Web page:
Holocaust Memorial Day
Themes: Challenging racism and anti-semitism; equality; resisting oppression.
Summary: You could schedule this assembly close to Holocaust Memorial Day (27th January), the anniversary of the liberation of Auschwitz-Birkenau concentration camp. On this day, we remember the millions of people murdered by the Nazis and those who died in later genocides in Cambodia, Rwanda, Bosnia and Dafur. It is a time to consider how we challenge discrimination, racism and hatred, which left unchecked lead to such crimes against humanity.
Resources: The framework to download / print (pdf). The assembly also includes an image of Hungarian Jews arriving at Auschwitz-Birkenau in 1944.
NB - Ensure you watch the video in advance to assess its suitability for your group.
In the video pupils Beatrice and Lamek meet Steven Frank at Croydon Airport Museum. Steven tells them how in WW2 Nazi Germany tried to take over Europe and destroy the Jewish people. Back then, Steven was five. The Nazis forced Jewish families like his to wear yellow star badges. They were banned from many places and forced to live separate lives.
Later, most of Steven's family were sent to Theresienstadt, a prison camp. Many Jewish people died there from disease and harsh treatment. Steven's mother kept the family alive with bread-and-water stew. At the end of the war Steven came to the UK, landing at the very place they are meeting now: Croydon Airport.
Duration: 5' 32"
End of speech: 'We are all different, but we should be respectful of one another.'
- How old was Steven Frank when the Nazis came to Holland? (Five years old)
- What three things does Steven remember the Nazis banned him from doing as a boy? (Seeing Ajax FC / going to the library / going to the zoo).
- Why did the Nazis make Steven wear a yellow star badge? (To mark him out as a Jew)
- When was Steven liberated from the prison camp? (9th May, 1945)
- Where did Steven land when he first came to the UK? (Croydon Airport)
1. Entry music
For entry music you might choose works by Pavel Haas or Gideon Klein, composers sent to the same camp in Terezin as Steven Frank. See 'Related links' below.
Tell the pupils that Sunday 27th January is Holocaust Memorial Day. Give them brief, clear details of the Holocaust. You might say something like: 'Holocaust is the name given to Hitler's attempt to wipe out the Jewish people of Europe. During the Second World War - 1939 to 1945 - Hitler led the Nazi party which ruled Germany. On his orders, Jewish people were put in prison camps and many were killed. Families were torn apart. Around six million Jewish people were murdered by the Nazis, as well as disabled and gay people. On Holocaust Memorial Day we remember all those who faced such cruelty, both in Nazi Germany and in similar - more recent - horrors around the world. For example, in Cambodia, Rwanda, Bosnia and Darfur. Today we're going to watch as two school children interview someone who lived through the Holocaust.'
3. The video
Play the video. The duration is 5’ 32” and the final words are: ‘We are all different, but we should all be respectful of one another.'
4. After the video
Ask the children to pause for a moment of silence as a mark of respect for those who experienced the Holocaust.
5. Time to talk
Display the image (see Key links) which includes children wearing the yellow Star of David. Ask: 'How do you think Steven Frank felt when he was made to wear the yellow star badge?' Gather pupils' responses.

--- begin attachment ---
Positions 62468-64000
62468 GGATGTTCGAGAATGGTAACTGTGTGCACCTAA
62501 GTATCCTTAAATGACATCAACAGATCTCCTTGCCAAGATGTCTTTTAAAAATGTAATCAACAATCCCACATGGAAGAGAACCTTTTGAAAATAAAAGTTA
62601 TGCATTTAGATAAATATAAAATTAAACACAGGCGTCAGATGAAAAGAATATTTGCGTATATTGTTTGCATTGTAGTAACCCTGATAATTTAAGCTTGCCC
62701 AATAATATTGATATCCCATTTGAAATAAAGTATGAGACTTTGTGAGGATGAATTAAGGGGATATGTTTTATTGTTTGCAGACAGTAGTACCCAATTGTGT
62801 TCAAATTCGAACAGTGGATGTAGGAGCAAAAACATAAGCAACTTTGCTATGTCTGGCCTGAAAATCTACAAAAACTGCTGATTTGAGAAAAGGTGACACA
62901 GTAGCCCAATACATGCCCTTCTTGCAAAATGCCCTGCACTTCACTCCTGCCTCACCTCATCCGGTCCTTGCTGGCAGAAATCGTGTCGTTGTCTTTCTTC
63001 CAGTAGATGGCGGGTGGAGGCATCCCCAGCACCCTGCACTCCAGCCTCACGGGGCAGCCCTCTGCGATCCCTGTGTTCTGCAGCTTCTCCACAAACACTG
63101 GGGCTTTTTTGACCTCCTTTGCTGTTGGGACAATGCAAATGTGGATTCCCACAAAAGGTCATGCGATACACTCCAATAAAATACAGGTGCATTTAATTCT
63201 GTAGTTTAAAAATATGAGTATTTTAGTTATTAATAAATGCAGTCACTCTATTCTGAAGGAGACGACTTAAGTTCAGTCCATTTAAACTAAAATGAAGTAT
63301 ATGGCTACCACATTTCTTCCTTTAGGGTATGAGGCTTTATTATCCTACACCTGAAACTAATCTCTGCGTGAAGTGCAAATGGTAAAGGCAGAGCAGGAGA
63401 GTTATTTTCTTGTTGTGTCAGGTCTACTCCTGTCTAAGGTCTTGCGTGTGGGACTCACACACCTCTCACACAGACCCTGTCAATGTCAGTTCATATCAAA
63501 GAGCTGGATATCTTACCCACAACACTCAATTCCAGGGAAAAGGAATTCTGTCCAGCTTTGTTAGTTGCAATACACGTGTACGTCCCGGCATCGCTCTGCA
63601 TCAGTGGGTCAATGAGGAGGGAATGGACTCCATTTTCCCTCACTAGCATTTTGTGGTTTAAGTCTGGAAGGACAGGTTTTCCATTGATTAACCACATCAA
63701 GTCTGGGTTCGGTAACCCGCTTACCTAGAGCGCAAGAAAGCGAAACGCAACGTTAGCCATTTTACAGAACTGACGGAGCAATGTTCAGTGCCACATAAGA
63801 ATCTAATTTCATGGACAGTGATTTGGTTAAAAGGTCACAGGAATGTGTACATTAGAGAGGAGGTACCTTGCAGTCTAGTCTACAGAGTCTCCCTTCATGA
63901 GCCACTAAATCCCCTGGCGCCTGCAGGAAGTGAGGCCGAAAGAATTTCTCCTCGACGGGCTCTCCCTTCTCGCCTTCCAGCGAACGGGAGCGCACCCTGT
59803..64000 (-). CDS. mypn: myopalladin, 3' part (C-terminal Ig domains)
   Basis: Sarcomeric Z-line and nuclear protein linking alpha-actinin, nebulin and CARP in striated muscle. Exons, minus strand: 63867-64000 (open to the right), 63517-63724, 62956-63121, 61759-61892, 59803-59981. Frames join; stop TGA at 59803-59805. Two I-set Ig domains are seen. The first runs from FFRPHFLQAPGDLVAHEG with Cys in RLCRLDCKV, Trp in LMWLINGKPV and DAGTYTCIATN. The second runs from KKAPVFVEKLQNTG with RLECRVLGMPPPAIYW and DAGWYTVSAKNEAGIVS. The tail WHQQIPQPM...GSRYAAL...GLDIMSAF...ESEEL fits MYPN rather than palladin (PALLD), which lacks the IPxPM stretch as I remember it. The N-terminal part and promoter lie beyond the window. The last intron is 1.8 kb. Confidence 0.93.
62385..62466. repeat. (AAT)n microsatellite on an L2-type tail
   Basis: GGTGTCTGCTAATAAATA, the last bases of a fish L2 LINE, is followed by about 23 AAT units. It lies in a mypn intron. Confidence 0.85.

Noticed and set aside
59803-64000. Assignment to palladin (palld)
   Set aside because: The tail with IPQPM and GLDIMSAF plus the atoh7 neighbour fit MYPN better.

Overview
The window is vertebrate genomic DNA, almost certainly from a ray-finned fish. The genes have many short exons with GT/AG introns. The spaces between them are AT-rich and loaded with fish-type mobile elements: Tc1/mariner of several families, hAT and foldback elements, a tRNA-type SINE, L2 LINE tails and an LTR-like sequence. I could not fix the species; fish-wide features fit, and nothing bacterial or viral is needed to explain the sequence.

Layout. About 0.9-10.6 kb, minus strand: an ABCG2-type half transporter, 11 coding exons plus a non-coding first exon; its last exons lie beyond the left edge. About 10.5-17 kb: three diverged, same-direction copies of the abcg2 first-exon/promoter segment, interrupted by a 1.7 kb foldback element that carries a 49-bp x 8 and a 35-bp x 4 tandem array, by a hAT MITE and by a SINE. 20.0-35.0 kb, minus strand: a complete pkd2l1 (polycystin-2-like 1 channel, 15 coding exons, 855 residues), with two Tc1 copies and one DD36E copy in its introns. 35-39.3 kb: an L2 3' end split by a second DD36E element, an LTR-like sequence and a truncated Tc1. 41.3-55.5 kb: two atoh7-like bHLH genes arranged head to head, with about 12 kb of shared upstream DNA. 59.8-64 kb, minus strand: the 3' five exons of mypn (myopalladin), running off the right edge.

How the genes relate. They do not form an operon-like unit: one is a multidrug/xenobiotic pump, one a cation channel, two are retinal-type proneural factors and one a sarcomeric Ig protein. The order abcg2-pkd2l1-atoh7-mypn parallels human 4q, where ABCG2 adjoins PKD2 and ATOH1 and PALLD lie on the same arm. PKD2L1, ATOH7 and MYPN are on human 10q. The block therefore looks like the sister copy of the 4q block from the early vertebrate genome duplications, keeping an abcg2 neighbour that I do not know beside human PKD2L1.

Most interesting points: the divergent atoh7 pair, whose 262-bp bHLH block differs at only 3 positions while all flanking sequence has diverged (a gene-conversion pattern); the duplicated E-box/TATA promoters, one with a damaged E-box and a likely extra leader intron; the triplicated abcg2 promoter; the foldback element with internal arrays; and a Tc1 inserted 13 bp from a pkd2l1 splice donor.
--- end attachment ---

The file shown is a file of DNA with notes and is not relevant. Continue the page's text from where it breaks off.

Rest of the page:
Remind pupils of the family photographs in the video. They show Steven's father, but Steven only mentions his brothers and his mother in the camp. Ask: 'What do you think might have happened to Steven's father?' Gather responses.
Remind pupils how Steven's mother protected them in the prison camp from the killer disease Typhus by washing their clothes secretly in the hospital laundry. Ask: 'What might have happened to them if she had been caught?' Encourage the children to list words to describe Steven's mother. They might think of 'brave', 'clever', 'determined' or 'kind' and 'resourceful', for example.
How would the children describe Steven himself, from their viewing of the video? Again, the children could come up with a list of adjectives. Encourage the children to think of questions they would have liked to put to Steven Frank. Ask: 'Steven clearly went through a terrible, terrible time. So why do you think he made this video? What do you think Steven's message to us would be?'
Gather the responses and close with Steven's own words: 'We are all different but we should all be respectful to one another.'
6. Opportunity to sing
If your assembly is to include a song this would be a good time for it. Suggestions from the BBC collections are below.
7. Opportunity to reflect
Ask the children to close their eyes. Tell them: The Holocaust shows the worst of human behaviour: racism and cruelty. But it also shows us how strong, kind and brave we can be. When we see the people in our lives treated cruelly, what should we do to help? What will you do to be strong, courageous and kind?
8. Opportunity for prayer
Use your standard form of address ('Dear God', etc) and:
We remember all those who experienced the Holocaust, both those that died and those that survived.
Help them all find peace. And help us to always be ready to stand up to cruelty.
Help us to be strong and brave and kind, so such things can not happen again.
- CBBC Newsround: What was the Holocaust?
- CBBC Newsround: Holocaust Memorial Day - What can we learn?
- BBC Teach: Holocaust Memorial Day - Resources
- Holocaust Educational Trust
- The history of Terezin
- The music of Pavel Haas
- The music of Gideon Klein
- Story: The last train from Prague
- Story: Sir Nicholas Winton
- Croydon Airport Museum